DHTML Menu By Milonic JavaScript

Rebel Without Applause: The Films of Alex Cox

September 28, 2012 - October 7, 2012

image

Alex Cox is an unruly soul. From his first radioactive rollick, Repo Man (1984), an unrelenting rebellion has bruised his films. It’s not limited to Cox’s dizzy and anarchic punk aesthetic—beyond that turbulent surface are subversive swipes at dominant culture, the evils of empire, and even the very underpinnings of cinema. Since his early success with the roentgen-registering Repo Man and that epic of the addled, Sid and Nancy (1986), Cox has stuck to his guns, literally. Each film is like a shoot-out with civilization: Walker (1987) with its anti-imperialist altercations; Highway Patrolman (1991) where honor is the road less taken; or Death and the Compass (1992), a dire vision of superstition replacing order. If Cox has a soft spot, it’s for cinema itself. His films are shot through with sly references and signature send-offs. Straight to Hell (1987), with cameos by sub-pop celebs like Elvis Costello and Courtney Love, cross-dresses as a spaghetti western, a particular Coxian genre fetish. Resourceful and resilient, Cox continues to apply his anarchic wit and stylistic subterfuge to microfeatures that find an uneasy place within commercial cinema. With a dirty dozen films behind him, Cox is still cocksure about one thing: the revolution will not be monetized.

As part of our ongoing series Afterimage: Filmmakers and Critics in Conversation, we are delighted that renowned critic J. Hoberman will join Alex Cox to discuss his films following the screening of Walker on Saturday, October 6. Until recently, Hoberman was the lead film critic at the Village Voice. Hoberman is also the guest curator of our series An Army of Phantoms, based on his recent book on the same name.


Steve Seid, Video Curator

Friday, September 28, 2012
7:00 p.m. Straight to Hell Returns
Alex Cox (U.K./U.S., 1987/2010). Rude boys gone Western: several bandits, tricksters, and desperadoes—including Joe Strummer, Elvis Costello, The Pogues, Courtney Love, Dennis Hopper, Grace Jones, and Jim Jarmusch—are adrift in a deserted desert town, in Cox’s delirious remix of spaghetti westerns and Sam Peckinpah. (91 mins)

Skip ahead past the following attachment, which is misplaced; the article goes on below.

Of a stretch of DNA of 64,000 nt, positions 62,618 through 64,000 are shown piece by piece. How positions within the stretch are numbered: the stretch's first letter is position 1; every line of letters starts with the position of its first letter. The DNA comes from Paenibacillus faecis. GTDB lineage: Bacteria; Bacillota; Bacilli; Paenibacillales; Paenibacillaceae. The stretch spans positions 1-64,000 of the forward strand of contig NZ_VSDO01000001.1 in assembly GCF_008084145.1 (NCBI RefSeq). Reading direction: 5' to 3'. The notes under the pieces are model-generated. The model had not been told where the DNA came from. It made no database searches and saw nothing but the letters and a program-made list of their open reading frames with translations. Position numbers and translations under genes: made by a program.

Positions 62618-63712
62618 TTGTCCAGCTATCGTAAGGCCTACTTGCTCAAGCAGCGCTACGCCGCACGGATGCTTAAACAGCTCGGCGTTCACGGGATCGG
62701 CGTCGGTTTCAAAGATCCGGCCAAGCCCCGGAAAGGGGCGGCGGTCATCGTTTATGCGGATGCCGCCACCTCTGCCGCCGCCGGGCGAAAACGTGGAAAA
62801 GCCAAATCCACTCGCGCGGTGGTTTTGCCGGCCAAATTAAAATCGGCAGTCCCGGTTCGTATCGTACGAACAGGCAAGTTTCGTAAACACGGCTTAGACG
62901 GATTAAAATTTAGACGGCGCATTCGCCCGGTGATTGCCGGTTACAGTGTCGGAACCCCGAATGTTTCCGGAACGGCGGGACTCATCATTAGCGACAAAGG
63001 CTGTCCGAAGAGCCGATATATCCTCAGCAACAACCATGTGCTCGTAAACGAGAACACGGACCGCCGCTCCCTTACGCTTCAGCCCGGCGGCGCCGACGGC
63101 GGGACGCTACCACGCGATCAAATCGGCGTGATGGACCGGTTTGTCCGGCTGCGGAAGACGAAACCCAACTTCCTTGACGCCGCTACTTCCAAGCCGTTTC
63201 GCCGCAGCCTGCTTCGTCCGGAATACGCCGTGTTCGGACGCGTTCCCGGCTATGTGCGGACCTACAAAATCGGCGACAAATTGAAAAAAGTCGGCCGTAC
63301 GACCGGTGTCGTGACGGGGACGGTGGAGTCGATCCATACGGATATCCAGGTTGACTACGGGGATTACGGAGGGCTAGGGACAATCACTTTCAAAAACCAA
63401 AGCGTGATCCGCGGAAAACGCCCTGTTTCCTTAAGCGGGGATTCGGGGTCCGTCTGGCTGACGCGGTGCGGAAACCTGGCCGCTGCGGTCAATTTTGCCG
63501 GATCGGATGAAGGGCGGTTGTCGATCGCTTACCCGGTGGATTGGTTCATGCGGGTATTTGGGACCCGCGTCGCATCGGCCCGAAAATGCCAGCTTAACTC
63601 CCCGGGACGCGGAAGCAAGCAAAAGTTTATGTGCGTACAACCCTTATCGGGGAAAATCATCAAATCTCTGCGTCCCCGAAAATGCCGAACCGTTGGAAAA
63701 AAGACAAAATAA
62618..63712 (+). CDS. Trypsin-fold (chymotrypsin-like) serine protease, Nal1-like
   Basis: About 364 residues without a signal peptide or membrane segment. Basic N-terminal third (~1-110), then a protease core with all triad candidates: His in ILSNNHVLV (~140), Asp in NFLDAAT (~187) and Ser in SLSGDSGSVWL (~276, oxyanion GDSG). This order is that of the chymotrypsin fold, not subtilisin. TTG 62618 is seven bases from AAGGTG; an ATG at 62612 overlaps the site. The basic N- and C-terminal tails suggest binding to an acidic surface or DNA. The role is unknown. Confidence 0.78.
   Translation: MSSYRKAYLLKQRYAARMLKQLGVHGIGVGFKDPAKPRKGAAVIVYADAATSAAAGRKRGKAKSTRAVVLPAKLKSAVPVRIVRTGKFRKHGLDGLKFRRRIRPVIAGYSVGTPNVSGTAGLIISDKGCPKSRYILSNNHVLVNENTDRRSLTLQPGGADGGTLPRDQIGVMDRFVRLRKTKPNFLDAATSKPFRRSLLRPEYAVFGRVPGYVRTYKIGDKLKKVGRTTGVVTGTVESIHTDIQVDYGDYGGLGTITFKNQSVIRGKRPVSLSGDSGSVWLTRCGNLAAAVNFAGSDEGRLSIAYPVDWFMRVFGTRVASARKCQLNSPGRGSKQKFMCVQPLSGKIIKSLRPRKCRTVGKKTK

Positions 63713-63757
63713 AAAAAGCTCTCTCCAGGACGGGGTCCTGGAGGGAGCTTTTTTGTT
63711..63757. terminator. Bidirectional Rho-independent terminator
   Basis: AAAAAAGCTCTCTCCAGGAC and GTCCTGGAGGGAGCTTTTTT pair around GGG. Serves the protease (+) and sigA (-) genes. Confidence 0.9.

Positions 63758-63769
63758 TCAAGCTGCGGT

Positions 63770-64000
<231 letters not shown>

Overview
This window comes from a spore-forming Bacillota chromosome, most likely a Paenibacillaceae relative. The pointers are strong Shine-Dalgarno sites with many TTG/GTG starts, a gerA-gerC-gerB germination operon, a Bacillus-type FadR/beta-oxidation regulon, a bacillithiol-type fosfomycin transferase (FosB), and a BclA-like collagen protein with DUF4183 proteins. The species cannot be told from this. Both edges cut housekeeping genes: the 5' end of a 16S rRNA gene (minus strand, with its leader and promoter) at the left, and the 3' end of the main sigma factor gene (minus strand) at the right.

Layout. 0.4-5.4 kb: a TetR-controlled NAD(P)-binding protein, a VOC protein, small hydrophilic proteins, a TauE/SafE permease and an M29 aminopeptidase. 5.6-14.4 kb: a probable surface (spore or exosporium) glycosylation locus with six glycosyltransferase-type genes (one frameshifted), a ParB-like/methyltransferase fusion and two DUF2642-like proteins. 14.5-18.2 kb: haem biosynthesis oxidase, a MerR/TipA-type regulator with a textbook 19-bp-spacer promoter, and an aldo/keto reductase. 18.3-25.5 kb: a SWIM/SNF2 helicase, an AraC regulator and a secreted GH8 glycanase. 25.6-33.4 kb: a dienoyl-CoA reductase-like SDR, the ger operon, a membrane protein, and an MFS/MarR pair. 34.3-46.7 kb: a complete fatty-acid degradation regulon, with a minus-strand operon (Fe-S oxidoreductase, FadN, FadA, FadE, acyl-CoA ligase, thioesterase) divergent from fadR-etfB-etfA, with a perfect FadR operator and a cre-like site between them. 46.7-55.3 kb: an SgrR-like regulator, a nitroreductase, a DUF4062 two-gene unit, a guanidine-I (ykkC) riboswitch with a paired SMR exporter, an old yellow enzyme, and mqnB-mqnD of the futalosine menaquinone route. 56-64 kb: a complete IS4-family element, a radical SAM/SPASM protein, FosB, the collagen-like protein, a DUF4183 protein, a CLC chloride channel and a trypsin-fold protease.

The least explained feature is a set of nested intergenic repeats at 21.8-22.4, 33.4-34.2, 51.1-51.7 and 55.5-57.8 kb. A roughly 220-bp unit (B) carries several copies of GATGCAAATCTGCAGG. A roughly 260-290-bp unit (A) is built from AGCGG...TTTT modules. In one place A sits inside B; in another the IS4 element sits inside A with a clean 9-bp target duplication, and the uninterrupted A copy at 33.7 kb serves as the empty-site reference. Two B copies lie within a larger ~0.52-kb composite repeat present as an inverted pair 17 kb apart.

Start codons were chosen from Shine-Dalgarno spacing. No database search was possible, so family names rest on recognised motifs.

Friday, September 28, 2012
8:50 p.m. Repo Man
Alex Cox (U.S., 1984). A very youthful Emilio Estevez is a young repo man taken under the wing of grizzled Harry Dean Stanton in Cox’s first feature and cult favorite, one of the defining films of the 1980s American indie scene. (92 mins)

Thursday, October 4, 2012
7:00 p.m. Highway Patrolman
Alex Cox (U.S./Mexico, 1991). Alex Cox in person. A Mexican highway patrolman learns the seedier side of the job in this straight-from-the-hip study of a young man who yearns for the noble when everything around him is grubby and corrupt. (104 mins)

Friday, October 5, 2012
9:00 p.m. Death and the Compass
Alex Cox (U.S./Mexico, 1996). Alex Cox in person. Cox’s ongoing fascination with Jorge Luis Borges is seen in this feature adaptation of a Borges tale. Here, we are engaged by the dogged Peter Boyle as Erik Lönnrot, a philosophical detective who uncovers a series of murders that might be the outcome of an occult conspiracy. With Pedro Armendáriz Jr and Christopher Eccleston. (86 mins)

Saturday, October 6, 2012
6:00 p.m. Walker
Alex Cox (U.S., 1987). Alex Cox and J. Hoberman in conversation. A broadside at the ship of state and Reagan-era imperialism in Latin America, Walker follows the bloody campaign of an American mercenary (Ed Harris) to conquer and rule over Nicaragua in 1855. (94 mins)

Sunday, October 7, 2012
4:00 p.m. Searchers 2.0
Alex Cox (U.S., 2007). Ed Pansullo in person. Two men in a lengthy odyssey to exact revenge for past wrongdoings—not John Ford’s anguished oater The Searchers, but Alex Cox’s road movie redux, which follows two former actors on a trail of vengeance. A road romp filled with film references, sly homages, buddy banter, and a love of the panoramic. (96 mins)

This presentation is part of our ongoing series Afterimage: Filmmakers and Critics in Conversation, which is made possible by generous funding from the Hollywood Foreign Press Association® and the continued support of the BAM/PFA Trustees.